These guys could give Chuck Norris a run for his money..

Berkshire Teen Trail Crew- July 20 - August 1, 2008
Mount Greylock

Well friends, August is upon us and we’ve rounded out two more weeks of tough work on the trails of old Mount Greylock. We slogged through the first week in the rain, fully observing the need for water bars on the appropriately named "Roaring Brook" trail- debatable whether it was named for the nearby creek or the whitewater nature of the trail during a downpour. The rain subsided, "coincidentally"(I think not!) only after D is for Dena was preparing to depart for the weekend.

M.C.s Matt Double J Moore and Adam (of ATC notoriety) presented a weekend of Leave No Trace ethics and backpacking- with an especially engaging portrayal of “The Lost Art of the Cat Hole” by Adam. No hard feelings here or anything, but they also happened to devour all sauces that would be required later in the week for our well-planned and otherwise delicious meals.

The second week we were joined by the King of Coinage, Slinger of Slang, Duke of Dukes, none other than Chef Pizzadilla himself (sadly, without the spag. sauce). Ready to impress, renewed with vigor, and armed with the knowledge of the previous week, the Crew busted a move (not unlike Chuck Norris) and all told, slammed in a mighty impressive fifteen water bars! That's not to mention the Crew giving an additional sixteen old drainages their due like they were brushing dirt off their shoulders.

The Crew developed quite the close camaraderie after all this hard work, which one could easily glimpse at morning light. We'll let the picture speak for itself.

Here, although no one mentions the late-night games of poker and ongoing adoration of the Texas Ranger, are the accounts of the Crew members themselves. And no, we didn’t pay them to write this.

The work we did consisted of taking large rocks from the forest and putting them in a line on the trail.

I had no idea what AMC Trail Work entailed until this summer. Some will say it’s a “metric butt load” of manual work, but it’s more than just that. The friends made and character gained make this whole experience worth the while (not to mention the sick- nasty AMC Leaders J ) I’m definitely going to remember this and I’ll be back for more for sure.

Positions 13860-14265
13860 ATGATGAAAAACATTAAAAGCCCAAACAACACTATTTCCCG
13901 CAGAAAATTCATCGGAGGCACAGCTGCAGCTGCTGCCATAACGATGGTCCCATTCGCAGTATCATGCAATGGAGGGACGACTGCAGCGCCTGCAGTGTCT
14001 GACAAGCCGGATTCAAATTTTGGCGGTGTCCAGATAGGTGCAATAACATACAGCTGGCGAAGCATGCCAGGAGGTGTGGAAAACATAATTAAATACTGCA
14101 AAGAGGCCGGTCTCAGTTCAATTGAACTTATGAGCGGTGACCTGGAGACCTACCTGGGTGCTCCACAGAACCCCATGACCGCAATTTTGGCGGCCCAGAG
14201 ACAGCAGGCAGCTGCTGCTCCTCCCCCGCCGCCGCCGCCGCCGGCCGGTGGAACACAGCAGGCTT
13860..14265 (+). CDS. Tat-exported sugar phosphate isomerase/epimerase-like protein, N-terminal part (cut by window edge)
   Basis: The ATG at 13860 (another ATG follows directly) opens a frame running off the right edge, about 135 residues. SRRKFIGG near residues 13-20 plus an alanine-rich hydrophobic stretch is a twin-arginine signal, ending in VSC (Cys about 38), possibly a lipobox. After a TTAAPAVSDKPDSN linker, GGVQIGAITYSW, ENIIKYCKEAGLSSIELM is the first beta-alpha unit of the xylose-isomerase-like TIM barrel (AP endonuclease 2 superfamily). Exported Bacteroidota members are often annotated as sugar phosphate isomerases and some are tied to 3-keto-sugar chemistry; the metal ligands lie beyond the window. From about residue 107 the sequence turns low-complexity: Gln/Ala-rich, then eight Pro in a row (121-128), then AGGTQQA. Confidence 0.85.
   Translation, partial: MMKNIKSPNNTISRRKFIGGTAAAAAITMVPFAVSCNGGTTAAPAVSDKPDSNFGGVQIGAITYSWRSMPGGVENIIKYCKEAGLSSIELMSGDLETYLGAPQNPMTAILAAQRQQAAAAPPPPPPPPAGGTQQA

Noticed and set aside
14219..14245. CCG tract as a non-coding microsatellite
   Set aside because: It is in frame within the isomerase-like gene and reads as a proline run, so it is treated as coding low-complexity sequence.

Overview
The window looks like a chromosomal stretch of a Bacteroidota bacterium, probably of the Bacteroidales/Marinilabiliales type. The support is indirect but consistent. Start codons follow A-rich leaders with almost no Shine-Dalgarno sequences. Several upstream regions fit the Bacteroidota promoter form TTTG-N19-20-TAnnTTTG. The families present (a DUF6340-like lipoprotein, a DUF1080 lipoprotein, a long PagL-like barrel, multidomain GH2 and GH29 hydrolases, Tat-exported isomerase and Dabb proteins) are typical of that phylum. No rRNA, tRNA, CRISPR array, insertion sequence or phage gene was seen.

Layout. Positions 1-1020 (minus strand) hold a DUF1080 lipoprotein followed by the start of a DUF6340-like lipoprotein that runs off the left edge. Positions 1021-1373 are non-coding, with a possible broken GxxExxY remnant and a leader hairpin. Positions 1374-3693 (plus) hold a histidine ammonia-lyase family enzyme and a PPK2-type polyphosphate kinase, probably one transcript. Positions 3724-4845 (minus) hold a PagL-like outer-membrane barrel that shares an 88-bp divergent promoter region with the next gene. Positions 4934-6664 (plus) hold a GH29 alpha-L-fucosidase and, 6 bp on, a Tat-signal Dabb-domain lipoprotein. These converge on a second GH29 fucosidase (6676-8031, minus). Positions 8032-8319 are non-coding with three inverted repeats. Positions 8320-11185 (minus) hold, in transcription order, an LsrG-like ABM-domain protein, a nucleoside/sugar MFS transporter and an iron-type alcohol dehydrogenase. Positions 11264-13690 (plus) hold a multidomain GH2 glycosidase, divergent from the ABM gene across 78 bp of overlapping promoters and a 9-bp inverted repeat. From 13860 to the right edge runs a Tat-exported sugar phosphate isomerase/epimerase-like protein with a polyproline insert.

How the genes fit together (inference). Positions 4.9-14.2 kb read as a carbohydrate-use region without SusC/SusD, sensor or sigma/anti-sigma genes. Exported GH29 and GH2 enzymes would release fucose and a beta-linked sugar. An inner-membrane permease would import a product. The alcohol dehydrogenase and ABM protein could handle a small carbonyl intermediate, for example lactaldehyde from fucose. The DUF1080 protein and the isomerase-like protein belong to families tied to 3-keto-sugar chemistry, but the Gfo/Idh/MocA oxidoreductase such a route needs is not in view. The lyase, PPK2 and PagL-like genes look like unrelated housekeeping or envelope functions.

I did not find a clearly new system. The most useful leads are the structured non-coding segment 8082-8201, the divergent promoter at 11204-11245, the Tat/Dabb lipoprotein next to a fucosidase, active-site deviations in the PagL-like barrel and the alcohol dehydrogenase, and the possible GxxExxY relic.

Good things: showers in the water falls, friends, BEANS, card games
Bad things: storms, bear bags, slugs (on my mattress…!), peanut butter, peanuts…

I was quite unsure of what AMC trail work was. The work was manual and hard, but it felt good to see what we managed to accomplish. The friends you keep you entertained and [there was] laughing no matter what. The AMC Leaders are awesome, hard workers, and they kick a**. It was a great experience and I will not forget it.

The remarkable thing about the AMC Volunteer Trail Crew is that it is one of the few places that a group of total strangers can become like family within the short span of a week. Out here in the mountains is really where I want to be- under the rays of the sun-tinted green by the infinite greenery. Out here the air is fresh and the water is pure. And most of all I’ve more interesting and cool people out here in the woods than years in the suburbs or the city. The VTC is a great thing to put on a college or job application as community service. Hopefully it will help me get a job in the Department of Conservation and Recreation and (any) of the UMASS colleges for forestry and environmental science. The heavy duty work, especially with the grip hoist, is very challenging and rewarding; it’s amazing what groups of people can accomplish together. Namely, moving boulders and digging ditches. Anyways this is an amazing experience, for on a journey, it’s not where you are going or what you are doing, but the people you meet that makes it great.

Ben: These past two weeks have been the best two weeks I have ever spent in the outdoors. Excellent food, understanding and friendly crew leaders. And the best: meeting teenagers like me who are interested in forest work and trail maintenance. Learning about LNT (Leave No Trace) was great because it was both a way to preserve the trails and mountains, and a way to lessen my personal impact on the environment. The course was one of the best volunteers programs I’ve ever done!

I’ve found that it is quite cool
to have fun (and be worked like a mule)
On the side of a mountain
my weeks were astoundin’
Trail crew did certainly rule!

I was a bit uncertain what the work would entail but it is interesting to see how placing large stones in the middle of the trail is helpful. I’m very glad to have worked on a 2-week crew- the food is very good and balances the work well. I highly suggest trail crew to anyone who likes fun, work, food, and inside jokes.

Having no idea what to expect on an AMC Volunteer trip, I was surprised to have such an awesome time. The work was hard, which was not a bad thing. The food was delicious and mostly beans. The people you meet and the experience you have on a VTC will make you want to come back for more time and time again. Hope it doesn’t rain for a week straight next year!